When councils try to draw down funds from the Department of Housing to build social homes, they go through a four-stage approval process that often takes years.

Meagher says in his letter that Cabhrú will deliver housing quickly. It already has planning permission and was about to tender for builders, he says.

Now he wants to meet with councillors, together with Cabhrú’s new operations manager, to outline the progress made and “outline plans for a fast track approach to the McSweeney House redevelopment”.

At the council meeting on Monday, Brendan Kenny, the council’s head of housing, said that it is up to the councillors to decide how the council should proceed.

McAdam, by phone on Tuesday, said that the council needed to get its hands on James McSweeney House as soon as possible. “To get the redevelopment moving forward as quickly as possible.”

Issues at the charity have caused too many delays already, he says, and he has lost confidence in it as a result.

“The city council, in my mind, is always best placed in terms of the delivery of public housing,” says McAdam.

Labour Councillor Joe Costello says that he too wants to see the site developed quickly.

But he would prefer if the council took it back or gave it to a different approved housing body, he says.

It might be quicker to allow Cabhrú to proceed, he says, but “nevertheless once you have problems in a particular development it’s nearly always better to have a fresh engagement there”.

Flynn, the independent councillor, says the charity has made changes and the CEO who was in charge is no longer employed there.

“The company did accept there were errors here of governance and said that they will be very diligent into the future,” he says.

If Cabhrú is willing to appoint two councillors to its board, he would support them redeveloping the site, he says.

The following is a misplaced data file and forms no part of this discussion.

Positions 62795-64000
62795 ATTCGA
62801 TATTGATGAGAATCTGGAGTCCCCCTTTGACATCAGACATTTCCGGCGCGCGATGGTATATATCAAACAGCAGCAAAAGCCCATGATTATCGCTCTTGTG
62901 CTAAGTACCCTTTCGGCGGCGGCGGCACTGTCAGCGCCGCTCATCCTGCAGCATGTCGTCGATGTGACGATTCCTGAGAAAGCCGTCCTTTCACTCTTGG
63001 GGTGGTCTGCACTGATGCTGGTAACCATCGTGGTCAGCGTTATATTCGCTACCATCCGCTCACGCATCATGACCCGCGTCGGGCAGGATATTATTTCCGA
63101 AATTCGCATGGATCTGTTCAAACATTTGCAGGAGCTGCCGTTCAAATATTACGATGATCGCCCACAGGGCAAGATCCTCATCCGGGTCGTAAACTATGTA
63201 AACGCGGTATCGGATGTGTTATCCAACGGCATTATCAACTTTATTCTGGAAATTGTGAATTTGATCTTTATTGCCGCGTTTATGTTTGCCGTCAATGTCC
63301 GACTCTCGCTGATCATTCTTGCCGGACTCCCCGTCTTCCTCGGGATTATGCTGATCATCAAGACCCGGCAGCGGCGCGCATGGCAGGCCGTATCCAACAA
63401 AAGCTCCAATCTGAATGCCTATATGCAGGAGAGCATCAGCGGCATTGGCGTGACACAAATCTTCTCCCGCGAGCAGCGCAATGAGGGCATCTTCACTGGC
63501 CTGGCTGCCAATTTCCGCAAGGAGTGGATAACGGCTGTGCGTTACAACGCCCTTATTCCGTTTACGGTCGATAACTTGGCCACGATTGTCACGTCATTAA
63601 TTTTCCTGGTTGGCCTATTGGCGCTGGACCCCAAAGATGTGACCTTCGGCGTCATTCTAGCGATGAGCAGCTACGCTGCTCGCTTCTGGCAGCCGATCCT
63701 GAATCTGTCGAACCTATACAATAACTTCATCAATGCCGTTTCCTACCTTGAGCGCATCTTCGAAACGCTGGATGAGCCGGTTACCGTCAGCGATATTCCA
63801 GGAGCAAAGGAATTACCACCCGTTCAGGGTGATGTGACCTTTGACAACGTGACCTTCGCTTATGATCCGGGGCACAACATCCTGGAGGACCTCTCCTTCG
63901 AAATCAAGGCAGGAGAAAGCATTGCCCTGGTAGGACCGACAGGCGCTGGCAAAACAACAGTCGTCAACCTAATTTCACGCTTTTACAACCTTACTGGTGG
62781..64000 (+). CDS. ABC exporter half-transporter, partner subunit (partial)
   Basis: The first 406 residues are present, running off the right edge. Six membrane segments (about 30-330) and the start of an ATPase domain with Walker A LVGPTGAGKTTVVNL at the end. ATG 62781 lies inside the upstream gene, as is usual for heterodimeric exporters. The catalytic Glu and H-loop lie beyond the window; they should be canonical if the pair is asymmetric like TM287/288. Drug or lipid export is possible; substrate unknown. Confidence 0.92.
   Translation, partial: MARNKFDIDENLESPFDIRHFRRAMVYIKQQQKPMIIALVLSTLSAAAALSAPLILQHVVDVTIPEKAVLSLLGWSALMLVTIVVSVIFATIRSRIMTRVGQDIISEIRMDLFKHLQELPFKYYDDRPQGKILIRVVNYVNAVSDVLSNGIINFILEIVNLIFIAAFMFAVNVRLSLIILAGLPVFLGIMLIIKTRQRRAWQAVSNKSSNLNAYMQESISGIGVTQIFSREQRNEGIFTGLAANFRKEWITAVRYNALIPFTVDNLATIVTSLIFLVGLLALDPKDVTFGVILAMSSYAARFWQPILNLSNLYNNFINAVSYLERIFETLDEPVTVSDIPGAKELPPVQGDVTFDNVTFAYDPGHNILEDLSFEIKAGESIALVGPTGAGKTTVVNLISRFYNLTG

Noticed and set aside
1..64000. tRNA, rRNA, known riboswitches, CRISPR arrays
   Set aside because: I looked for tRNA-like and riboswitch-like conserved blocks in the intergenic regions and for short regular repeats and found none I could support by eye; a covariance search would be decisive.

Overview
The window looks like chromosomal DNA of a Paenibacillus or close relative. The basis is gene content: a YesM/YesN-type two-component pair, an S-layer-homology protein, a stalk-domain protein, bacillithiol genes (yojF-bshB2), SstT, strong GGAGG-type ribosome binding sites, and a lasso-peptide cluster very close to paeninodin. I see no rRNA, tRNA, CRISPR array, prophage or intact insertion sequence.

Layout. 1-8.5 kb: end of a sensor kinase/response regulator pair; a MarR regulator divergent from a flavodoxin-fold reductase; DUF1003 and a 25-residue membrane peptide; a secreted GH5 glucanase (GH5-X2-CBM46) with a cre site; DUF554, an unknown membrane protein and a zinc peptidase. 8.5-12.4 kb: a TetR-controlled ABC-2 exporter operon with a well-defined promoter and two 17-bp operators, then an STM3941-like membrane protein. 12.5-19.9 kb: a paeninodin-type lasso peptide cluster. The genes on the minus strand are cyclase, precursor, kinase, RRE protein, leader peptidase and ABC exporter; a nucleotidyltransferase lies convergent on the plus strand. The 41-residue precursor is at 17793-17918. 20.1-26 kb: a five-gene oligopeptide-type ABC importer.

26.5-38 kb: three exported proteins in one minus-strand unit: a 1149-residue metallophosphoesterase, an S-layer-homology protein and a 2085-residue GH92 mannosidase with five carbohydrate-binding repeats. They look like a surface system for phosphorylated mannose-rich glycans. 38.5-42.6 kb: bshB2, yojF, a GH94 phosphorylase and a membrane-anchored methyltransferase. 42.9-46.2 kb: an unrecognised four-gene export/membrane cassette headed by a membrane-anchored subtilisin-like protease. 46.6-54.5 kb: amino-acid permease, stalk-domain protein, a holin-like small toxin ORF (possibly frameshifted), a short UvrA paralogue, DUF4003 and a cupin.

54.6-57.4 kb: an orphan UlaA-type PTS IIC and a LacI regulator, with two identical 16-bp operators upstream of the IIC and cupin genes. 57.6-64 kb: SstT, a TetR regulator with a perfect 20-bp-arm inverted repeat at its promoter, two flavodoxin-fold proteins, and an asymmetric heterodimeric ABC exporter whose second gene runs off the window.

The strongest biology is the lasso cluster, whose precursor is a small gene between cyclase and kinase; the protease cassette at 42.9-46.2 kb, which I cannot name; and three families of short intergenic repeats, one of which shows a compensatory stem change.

“I want to see this built out so those that are elderly and homeless can be housed in an appropriate way,” he says, and not redeveloping would be detrimental for the area.

We've been covering stories like this since 2015, addressing the important issues in Ireland's capital. The work we do isn't possible without our subscribers. We're a reader funded cooperative. We are not funded or influenced by advertising.

For as little as the price of a pint every month, you can support local journalism in your city.

per month

Filed under:


Laoise Neylon: Laoise Neylon is a city reporter for Dublin Inquirer. You can reach her at [email protected]

Reader responses

Log in to write a response.

Understand your city

We do in-depth, original reporting about the issues that shape Dublin. We're not funded by advertisers. We're funded by readers like you.

You can read 3 more free articles this month. If you’re a subscriber, log in.

The work we do isn't possible without our subscribers. We're a reader-funded cooperative. We are not funded or influenced by advertising. For as little as the price of a pint every month, you can support local journalism in your city.